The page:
Sthāpit (Devanagari: स्थापित) is a Nepalese caste from the Newa people of the Kathmandu Valley in Nepal. Sthapits are part of the Uray group which includes Tuladhar, Kansakar, Tamrakar, Bania, Sindurakar, Selalik and other castes. Their religion is Newar Buddhism and their mother tongue is Nepal Bhasa.
Sthapit means "establish" in Sanskrit, and their traditional occupation, as per the division of labor laid down from ancient times, has been carpentry, architecture and engineering. They were skilled artisans, and were engaged in designing and building palaces, houses, temples and machinery.
Among the notable names, Jogbir Sthapit (alternative names: Joglal Sthapit, Bhajuman) was the architect who built Narayanhiti Palace in Kathmandu, the palace of the Shah dynasty, in 1886. He was also the chief architect of the restoration project of Swayambhu which was completed in 1921.
Like other Newar Buddhists, Sthapits mark the holy month of Gunla by making daily pilgrimages to Swayambhu playing Gunla Bajan music. Gunla is the tenth month in the Nepal Sambat calendar which corresponds to August. During the Bahidyah Bwayegu (बहीद्यः ब्वयेगु) festival which is one of the major events of Gunla, devotees led by a Gunla Bajan band make a tour of sacred courtyards in Kathmandu where statues of Dipankara Buddha and paubhas are put on exhibition.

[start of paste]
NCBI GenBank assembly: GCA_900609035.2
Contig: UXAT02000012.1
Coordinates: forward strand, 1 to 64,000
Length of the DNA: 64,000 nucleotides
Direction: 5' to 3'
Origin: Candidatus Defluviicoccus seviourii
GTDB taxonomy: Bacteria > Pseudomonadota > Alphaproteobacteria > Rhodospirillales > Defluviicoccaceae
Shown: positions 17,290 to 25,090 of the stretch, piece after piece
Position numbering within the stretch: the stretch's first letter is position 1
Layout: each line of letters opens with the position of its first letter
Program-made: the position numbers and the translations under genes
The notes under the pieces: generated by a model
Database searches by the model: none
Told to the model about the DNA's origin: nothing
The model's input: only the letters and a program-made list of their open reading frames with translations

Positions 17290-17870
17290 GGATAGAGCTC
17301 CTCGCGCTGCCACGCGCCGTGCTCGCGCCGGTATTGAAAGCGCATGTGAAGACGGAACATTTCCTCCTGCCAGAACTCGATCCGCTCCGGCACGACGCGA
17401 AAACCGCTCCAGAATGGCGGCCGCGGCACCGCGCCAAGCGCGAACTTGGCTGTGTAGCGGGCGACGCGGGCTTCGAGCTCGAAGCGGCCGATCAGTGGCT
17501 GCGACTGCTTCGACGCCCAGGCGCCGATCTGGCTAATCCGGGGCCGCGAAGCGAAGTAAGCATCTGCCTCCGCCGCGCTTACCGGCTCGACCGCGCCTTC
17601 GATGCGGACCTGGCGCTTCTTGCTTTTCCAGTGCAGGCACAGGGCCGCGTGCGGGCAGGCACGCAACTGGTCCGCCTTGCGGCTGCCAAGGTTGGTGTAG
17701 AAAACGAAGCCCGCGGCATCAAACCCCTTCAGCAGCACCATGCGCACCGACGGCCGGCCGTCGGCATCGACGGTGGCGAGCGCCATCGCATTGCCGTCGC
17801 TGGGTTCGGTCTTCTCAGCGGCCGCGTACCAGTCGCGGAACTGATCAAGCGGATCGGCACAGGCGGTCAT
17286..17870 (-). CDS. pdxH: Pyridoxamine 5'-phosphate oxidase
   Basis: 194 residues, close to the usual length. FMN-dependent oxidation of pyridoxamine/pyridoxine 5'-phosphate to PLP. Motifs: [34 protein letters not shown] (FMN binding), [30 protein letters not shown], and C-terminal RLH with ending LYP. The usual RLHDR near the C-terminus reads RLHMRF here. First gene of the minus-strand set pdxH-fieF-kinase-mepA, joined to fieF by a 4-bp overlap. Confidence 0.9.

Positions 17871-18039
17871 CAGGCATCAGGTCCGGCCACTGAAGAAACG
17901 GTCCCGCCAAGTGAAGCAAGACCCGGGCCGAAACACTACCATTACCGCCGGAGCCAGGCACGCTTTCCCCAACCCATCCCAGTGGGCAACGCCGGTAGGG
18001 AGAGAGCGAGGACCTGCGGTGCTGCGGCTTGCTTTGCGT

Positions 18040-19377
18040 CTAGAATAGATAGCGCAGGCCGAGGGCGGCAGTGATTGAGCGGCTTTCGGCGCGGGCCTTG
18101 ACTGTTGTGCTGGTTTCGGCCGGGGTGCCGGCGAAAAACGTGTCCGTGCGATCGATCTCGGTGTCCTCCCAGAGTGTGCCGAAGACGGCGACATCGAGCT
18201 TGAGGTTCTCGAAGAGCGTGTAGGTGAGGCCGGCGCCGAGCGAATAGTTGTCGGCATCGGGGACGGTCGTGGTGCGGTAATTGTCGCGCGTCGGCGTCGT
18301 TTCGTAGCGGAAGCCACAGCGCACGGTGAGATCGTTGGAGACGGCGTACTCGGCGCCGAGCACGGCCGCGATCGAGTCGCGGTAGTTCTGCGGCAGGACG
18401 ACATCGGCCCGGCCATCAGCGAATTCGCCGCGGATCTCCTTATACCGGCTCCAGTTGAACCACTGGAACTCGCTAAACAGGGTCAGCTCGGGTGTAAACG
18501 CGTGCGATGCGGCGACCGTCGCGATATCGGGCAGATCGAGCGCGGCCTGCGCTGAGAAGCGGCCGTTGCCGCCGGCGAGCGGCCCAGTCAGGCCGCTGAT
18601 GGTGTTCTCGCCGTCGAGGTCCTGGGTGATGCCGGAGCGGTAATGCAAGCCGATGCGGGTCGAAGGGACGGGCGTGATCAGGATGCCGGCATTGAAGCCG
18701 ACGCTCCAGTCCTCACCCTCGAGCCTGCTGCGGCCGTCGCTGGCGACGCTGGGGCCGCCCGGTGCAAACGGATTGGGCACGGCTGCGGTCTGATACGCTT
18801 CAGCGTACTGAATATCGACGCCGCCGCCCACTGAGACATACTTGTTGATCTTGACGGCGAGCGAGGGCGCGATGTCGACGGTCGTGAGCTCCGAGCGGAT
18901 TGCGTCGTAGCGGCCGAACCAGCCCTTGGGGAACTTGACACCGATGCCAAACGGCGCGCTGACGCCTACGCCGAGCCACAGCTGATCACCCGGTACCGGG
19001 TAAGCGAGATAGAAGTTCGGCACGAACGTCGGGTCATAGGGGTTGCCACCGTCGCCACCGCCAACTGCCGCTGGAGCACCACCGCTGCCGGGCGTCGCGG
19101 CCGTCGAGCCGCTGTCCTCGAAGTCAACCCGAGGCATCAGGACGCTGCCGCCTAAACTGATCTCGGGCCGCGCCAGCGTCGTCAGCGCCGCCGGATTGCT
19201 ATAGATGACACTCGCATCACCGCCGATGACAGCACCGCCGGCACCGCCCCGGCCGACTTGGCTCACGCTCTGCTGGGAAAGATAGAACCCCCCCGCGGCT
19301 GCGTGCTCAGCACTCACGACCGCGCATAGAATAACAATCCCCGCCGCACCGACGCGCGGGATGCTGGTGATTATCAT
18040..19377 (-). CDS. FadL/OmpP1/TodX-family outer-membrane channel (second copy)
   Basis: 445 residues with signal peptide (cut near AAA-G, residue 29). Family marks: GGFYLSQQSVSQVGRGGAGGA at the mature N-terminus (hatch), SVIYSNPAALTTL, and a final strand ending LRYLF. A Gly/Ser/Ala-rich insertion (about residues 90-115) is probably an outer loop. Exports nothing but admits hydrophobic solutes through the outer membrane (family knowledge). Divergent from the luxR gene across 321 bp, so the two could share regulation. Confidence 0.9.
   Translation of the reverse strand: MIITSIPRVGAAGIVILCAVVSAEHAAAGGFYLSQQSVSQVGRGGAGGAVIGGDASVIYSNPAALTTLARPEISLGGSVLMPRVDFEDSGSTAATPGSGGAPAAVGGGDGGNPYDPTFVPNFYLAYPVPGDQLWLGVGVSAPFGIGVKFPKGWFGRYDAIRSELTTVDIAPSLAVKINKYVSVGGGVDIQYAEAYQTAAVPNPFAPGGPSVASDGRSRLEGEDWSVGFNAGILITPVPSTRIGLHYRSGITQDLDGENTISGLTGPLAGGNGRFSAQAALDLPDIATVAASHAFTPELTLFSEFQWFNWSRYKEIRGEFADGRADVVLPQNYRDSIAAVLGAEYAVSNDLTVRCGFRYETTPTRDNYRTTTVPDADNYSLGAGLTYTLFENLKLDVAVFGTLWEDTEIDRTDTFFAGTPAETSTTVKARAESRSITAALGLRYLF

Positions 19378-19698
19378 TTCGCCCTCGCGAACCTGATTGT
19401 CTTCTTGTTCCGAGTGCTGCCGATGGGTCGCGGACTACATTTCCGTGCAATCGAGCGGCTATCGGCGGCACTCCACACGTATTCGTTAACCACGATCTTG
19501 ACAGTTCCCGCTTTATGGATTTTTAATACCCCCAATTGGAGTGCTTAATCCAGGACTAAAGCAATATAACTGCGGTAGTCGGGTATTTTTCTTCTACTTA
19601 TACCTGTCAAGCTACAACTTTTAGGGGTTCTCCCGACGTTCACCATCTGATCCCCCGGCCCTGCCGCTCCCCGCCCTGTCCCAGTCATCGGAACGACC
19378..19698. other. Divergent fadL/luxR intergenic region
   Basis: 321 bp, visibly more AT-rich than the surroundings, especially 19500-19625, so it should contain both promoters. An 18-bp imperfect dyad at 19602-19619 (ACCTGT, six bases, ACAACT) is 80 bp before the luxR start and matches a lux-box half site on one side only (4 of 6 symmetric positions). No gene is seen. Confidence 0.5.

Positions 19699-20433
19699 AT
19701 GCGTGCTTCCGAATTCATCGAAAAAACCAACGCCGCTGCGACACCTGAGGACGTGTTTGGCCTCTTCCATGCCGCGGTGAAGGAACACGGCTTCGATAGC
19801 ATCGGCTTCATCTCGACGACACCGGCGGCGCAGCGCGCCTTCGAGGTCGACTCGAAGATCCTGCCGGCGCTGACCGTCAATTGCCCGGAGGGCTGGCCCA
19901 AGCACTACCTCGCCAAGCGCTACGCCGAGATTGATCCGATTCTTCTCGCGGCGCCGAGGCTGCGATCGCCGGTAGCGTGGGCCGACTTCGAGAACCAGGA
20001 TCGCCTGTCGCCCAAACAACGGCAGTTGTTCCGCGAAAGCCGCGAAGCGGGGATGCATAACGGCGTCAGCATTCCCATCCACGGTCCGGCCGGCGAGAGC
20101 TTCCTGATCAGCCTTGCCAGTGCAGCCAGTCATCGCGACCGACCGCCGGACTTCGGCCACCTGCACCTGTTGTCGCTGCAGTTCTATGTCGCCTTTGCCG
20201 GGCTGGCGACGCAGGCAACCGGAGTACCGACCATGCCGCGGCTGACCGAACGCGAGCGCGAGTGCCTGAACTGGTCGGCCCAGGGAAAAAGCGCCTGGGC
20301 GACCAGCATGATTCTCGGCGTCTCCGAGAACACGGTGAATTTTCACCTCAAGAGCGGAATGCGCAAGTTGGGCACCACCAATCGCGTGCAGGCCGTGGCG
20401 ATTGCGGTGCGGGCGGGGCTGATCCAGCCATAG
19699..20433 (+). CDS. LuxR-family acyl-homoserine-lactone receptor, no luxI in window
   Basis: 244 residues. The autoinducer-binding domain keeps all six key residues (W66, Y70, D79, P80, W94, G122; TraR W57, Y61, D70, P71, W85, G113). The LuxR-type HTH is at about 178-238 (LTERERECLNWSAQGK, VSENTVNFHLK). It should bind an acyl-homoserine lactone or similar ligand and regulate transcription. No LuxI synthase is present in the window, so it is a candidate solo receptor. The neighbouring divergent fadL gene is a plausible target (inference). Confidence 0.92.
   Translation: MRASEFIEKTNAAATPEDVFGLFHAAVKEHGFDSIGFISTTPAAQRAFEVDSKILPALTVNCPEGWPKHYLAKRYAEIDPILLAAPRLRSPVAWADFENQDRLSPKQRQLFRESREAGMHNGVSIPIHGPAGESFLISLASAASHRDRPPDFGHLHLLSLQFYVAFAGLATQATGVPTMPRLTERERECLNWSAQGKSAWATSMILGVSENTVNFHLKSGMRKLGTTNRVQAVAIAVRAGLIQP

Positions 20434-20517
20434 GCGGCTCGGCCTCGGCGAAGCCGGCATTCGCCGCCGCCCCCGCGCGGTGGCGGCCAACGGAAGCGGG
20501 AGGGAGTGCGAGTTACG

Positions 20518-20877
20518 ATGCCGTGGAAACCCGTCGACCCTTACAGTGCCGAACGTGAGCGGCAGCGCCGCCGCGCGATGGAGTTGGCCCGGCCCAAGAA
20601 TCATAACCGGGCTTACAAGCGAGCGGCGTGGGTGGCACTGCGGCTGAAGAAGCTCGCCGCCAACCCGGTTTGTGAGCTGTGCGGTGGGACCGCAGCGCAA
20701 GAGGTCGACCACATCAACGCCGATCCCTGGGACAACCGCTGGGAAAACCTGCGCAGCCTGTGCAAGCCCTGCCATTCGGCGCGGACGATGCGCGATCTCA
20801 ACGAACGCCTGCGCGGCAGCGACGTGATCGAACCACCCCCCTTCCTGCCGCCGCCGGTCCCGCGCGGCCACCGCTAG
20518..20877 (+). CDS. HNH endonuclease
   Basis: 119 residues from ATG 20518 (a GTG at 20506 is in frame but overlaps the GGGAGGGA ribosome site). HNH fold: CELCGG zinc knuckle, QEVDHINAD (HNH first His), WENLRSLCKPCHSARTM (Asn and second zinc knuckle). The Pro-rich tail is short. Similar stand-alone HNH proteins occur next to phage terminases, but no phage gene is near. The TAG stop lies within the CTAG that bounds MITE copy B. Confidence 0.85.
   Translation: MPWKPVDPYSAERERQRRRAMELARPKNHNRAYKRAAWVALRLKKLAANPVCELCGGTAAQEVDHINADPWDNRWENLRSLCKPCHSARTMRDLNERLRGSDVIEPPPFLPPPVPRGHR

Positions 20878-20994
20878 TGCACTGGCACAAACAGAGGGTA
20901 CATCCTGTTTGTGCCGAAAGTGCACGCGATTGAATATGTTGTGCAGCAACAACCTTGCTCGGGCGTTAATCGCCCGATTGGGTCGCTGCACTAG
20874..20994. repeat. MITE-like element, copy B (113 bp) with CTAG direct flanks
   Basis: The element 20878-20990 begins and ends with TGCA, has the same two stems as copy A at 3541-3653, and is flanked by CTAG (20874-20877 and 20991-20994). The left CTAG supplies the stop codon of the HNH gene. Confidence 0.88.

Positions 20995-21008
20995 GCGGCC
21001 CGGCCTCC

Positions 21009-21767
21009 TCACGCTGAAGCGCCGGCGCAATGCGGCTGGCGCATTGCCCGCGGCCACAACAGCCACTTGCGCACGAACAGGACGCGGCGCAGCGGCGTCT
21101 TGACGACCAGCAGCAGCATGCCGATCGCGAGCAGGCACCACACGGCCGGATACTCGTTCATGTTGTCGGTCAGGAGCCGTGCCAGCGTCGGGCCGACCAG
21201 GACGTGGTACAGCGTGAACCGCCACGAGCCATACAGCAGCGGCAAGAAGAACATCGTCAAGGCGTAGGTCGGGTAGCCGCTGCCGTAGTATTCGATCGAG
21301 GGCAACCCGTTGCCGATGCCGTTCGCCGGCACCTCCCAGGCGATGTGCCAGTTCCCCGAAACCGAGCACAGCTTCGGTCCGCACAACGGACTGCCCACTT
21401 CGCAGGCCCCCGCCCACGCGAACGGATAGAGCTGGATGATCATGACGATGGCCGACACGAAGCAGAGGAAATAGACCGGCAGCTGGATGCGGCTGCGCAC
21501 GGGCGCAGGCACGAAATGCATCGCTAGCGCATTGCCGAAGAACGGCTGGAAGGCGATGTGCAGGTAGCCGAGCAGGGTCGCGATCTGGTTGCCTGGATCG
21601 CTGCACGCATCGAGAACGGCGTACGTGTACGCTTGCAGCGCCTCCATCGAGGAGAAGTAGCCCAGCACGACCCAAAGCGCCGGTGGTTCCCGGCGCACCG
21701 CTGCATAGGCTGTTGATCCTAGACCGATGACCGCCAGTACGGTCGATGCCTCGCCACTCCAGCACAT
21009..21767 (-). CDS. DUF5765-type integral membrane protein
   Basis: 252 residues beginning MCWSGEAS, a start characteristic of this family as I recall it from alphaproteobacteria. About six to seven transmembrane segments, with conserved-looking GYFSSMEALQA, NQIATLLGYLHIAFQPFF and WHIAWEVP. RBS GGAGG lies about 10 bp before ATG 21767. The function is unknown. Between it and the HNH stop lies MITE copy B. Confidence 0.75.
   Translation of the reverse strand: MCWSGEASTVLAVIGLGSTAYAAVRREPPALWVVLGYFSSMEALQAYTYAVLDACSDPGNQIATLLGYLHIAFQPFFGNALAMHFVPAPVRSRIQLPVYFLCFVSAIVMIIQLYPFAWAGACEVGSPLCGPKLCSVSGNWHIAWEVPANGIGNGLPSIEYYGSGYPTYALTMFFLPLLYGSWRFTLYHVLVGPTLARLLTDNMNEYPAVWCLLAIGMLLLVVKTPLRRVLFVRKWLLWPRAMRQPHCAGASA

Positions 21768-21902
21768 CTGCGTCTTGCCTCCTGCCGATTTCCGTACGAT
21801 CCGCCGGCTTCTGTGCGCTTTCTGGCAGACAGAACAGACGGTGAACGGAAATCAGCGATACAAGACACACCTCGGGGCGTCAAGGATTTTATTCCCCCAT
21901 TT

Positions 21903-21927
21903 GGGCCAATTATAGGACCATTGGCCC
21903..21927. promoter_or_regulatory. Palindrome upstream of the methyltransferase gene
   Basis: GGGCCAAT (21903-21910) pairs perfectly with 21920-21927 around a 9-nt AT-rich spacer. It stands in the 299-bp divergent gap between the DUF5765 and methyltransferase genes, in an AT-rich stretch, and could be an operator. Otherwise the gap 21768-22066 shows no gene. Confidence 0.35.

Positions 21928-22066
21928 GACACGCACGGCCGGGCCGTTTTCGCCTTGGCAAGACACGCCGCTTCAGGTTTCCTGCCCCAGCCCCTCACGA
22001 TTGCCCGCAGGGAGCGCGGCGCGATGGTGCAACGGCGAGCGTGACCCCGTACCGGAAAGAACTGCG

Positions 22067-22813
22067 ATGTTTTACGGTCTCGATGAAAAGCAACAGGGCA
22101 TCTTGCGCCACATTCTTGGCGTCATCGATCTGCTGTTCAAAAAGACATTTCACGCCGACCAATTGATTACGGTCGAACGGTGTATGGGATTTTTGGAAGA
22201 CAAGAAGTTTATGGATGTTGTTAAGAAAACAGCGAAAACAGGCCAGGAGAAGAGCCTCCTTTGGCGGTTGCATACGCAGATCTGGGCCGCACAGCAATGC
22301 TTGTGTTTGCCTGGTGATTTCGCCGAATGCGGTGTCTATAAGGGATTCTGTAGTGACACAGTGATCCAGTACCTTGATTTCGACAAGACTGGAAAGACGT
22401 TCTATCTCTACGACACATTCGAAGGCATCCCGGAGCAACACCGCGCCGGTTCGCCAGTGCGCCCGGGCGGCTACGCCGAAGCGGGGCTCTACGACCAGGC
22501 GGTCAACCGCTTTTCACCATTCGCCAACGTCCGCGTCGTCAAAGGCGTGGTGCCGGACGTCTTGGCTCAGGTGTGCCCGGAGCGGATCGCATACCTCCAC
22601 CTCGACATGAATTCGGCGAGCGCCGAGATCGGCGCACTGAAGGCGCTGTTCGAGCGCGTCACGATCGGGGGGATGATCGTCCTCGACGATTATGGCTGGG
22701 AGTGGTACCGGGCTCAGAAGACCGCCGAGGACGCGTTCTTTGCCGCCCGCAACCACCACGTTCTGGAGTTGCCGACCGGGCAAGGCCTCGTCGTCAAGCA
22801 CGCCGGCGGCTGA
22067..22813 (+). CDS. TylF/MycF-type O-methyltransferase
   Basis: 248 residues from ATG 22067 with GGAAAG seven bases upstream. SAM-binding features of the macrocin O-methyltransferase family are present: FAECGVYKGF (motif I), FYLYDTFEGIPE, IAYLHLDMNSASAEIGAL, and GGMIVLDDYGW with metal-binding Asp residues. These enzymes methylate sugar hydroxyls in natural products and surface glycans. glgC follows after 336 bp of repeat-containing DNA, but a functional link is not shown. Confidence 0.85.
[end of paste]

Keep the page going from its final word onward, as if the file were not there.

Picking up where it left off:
During the Buddhist festival of Samyak, each Uray group has a task assigned to it by tradition, and Sthapits build the wooden viewing stand. Samyak is the greatest Newar Buddhist ceremony in which large images of Dipankara Buddha are exhibited at Kathmandu Durbar Square and Swayambhu. It is held once every 12 years in Kathmandu.
- Jogbir Sthapit (1838-1926), architect who designed Narayanhiti and Seto Durbar palaces and supervised restoration of Swayambhu in 1918.
- Nirgun Sthapit (1968-1990), martyr of 1990 People's Movement.
- Sanu Sthapit, mechanical engineer who built a small goods train in Kathmandu.
- Sanu Ratna Sthapit (1928-2010), philanthropist, trader and pioneer hotelier.
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